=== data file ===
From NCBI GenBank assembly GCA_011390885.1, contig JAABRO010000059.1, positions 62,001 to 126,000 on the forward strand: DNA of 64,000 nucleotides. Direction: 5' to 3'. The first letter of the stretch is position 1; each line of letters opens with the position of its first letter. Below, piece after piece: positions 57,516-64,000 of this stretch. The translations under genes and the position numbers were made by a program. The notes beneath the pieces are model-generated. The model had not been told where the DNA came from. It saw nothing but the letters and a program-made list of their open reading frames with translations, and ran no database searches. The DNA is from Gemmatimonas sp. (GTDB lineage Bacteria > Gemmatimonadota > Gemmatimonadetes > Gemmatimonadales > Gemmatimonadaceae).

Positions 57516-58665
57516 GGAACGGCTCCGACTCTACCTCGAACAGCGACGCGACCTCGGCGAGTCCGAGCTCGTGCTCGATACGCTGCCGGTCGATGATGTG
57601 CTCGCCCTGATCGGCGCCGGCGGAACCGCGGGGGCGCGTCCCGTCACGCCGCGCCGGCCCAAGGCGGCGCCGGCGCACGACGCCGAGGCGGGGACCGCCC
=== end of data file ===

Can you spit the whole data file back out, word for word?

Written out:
From NCBI GenBank assembly GCA_011390885.1, contig JAABRO010000059.1, positions 62,001 to 126,000 on the forward strand: DNA of 64,000 nucleotides. Direction: 5' to 3'. The first letter of the stretch is position 1; each line of letters opens with the position of its first letter. Below, piece after piece: positions 57,516-64,000 of this stretch. The translations under genes and the position numbers were made by a program. The notes beneath the pieces are model-generated. The model had not been told where the DNA came from. It saw nothing but the letters and a program-made list of their open reading frames with translations, and ran no database searches. The DNA is from Gemmatimonas sp. (GTDB lineage Bacteria > Gemmatimonadota > Gemmatimonadetes > Gemmatimonadales > Gemmatimonadaceae).

Positions 57516-58665
57516 GGAACGGCTCCGACTCTACCTCGAACAGCGACGCGACCTCGGCGAGTCCGAGCTCGTGCTCGATACGCTGCCGGTCGATGATGTG
57601 CTCGCCCTGATCGGCGCCGGCGGAACCGCGGGGGCGCGTCCCGTCACGCCGCGCCGGCCCAAGGCGGCGCCGGCGCACGACGCCGAGGCGGGGACCGCCC